The other set of reforms are changes to Basel III, which is essentially the response of the Basel Committee on Banking Supervision to the global financial crisis. Though expected to be implemented in January 2022, amendments were made to the reforms in December 2017. First released in June 2011, the Basel III reforms were primarily aimed at strengthening the capital base of banks. They introduced two new liquidity metrics: the liquidity coverage ratio and the net stable funding ratio. Since then, the Basel Committee has been busy drafting numerous new standards, including redefining requirements for credit, market and operational risks. These are expected to provide greater risk sensitivity when it comes to how banks are required to manage risk, especially credit risk. The new standards are expected to impact the risk-weighted assets (RWAs), and off-balance-sheet exposures weighted according to risk, for all banks.
RWAs are an estimate of risk that determines the minimum level of regulatory capital a bank must maintain to deal with unexpected losses. Most banks globally—and indeed all banks in the UAE—use the standardised approach (SA) to determine credit risk capital. Thus, supervisors set the risk weights that banks apply to their exposures to determine RWAs. Under the recently released Basel changes, it is expected that RWAs for retail customers and financial institutions exposures will rise, thereby requiring banks to hold more regulatory capital against those exposures.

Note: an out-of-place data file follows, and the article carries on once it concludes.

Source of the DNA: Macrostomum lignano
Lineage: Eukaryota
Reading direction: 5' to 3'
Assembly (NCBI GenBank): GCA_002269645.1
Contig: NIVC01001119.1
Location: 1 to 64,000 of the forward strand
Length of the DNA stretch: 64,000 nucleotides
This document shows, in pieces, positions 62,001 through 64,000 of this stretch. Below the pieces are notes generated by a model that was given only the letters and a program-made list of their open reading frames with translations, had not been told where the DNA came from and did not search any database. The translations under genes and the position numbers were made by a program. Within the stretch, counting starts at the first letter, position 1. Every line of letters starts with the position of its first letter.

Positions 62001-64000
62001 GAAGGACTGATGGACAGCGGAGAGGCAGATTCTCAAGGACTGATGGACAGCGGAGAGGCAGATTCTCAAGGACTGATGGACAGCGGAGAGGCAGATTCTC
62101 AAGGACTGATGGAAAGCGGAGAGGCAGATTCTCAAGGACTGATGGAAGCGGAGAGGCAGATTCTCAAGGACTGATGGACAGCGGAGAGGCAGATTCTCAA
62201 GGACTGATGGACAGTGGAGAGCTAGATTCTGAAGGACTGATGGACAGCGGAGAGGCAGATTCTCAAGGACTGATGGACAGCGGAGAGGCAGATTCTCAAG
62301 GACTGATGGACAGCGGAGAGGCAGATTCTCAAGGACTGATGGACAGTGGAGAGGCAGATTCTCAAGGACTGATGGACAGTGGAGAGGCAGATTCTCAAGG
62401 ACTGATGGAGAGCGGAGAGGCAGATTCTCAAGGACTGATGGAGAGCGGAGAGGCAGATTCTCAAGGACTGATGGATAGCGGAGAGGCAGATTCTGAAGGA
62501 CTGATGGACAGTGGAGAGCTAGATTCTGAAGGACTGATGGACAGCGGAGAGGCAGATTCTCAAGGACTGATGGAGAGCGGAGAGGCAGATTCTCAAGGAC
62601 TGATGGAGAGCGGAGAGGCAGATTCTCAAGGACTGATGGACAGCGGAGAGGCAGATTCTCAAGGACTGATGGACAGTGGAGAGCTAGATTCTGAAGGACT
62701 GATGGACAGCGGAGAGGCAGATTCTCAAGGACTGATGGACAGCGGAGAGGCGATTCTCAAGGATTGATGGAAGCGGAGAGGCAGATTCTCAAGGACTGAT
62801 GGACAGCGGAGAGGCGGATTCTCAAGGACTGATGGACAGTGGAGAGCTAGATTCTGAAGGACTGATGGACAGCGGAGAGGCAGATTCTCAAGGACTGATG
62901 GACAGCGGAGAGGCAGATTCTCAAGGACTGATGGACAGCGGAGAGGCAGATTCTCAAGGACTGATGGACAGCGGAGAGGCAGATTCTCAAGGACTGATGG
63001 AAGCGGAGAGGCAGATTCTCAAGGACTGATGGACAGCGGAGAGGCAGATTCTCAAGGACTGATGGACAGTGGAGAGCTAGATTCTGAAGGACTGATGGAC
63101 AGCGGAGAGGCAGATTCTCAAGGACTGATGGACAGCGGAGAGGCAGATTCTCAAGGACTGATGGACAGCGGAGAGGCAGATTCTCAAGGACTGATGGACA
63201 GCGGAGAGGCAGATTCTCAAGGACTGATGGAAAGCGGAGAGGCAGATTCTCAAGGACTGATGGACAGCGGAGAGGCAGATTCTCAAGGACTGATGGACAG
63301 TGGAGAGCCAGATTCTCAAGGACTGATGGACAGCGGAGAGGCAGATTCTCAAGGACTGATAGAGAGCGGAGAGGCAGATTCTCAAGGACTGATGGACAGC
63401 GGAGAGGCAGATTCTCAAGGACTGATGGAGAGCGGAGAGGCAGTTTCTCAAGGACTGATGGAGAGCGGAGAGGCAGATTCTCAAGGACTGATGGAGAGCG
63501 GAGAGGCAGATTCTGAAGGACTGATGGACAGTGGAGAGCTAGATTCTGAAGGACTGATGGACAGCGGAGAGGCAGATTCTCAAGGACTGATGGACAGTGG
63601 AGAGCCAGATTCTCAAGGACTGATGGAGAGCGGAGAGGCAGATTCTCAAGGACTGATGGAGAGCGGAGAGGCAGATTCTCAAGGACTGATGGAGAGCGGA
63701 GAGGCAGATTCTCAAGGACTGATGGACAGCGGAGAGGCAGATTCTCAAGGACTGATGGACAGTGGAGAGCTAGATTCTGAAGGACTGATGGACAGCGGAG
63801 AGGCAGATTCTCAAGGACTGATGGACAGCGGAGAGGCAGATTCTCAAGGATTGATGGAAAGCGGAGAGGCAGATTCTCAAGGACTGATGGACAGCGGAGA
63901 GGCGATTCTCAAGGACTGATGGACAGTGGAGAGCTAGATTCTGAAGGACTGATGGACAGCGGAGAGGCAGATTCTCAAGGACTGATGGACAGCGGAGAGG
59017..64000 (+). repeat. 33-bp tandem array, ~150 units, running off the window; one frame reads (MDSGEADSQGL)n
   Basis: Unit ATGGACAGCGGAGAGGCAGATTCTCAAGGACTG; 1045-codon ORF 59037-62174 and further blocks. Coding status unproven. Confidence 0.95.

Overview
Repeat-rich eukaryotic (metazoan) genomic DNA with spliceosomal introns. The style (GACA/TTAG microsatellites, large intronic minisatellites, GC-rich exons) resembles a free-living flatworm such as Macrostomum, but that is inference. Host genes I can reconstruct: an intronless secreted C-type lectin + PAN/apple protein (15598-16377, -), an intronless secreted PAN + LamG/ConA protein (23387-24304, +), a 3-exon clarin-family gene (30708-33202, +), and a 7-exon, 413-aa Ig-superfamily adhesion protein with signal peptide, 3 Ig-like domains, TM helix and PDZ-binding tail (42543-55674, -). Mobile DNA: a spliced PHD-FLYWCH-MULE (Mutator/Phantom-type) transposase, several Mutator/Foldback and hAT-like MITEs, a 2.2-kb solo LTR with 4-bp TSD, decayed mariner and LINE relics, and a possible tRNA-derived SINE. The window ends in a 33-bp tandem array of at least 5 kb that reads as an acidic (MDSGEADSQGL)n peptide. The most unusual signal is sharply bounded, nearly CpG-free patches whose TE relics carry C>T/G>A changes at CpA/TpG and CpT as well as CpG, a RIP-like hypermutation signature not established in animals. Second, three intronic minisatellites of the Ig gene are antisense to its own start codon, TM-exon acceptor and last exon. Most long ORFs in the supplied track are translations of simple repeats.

The financial crisis also highlighted weaknesses in calculating capital requirements for operational risk, or the risk of loss due to inadequate or failed internal processes, people and systems, or from external events. The 2017 reforms were therefore designed to: simplify the framework by replacing the four current approaches with a single, standardised approach; make the framework more risk-sensitive by combining a refined measure of gross income with a bank’s own internal loss history over ten years and make it easier to compare RWAs from bank to bank by removing the options to use multiple approaches, or to use internal models.
The 2017 Basel III amendments to credit and operational risk are likely to be implemented locally in the UAE on 1 January 2022. They will probably have some impact on processes and regulatory capital values, due to the overall increase on RWAs. Overall, it is estimated that for banks in Europe, this will lower the capital adequacy ratio (CAR) by approximately 50-70 basis points, with a similar effect on UAE banks.
The methodology for calculating these values will also require adjustments to systems as well as the collection of additional data requirements. Despite these transformational changes, the banking sector is in a good space and should continue to gain strength during the year. In 2017 the top ten UAE banks’ total asset growth exceeded five per cent, outpacing the larger country economy, which grew at about two per cent. With an increased focus on digital transformation, stricter regulations and improved culture, the sector is expected to be further refined.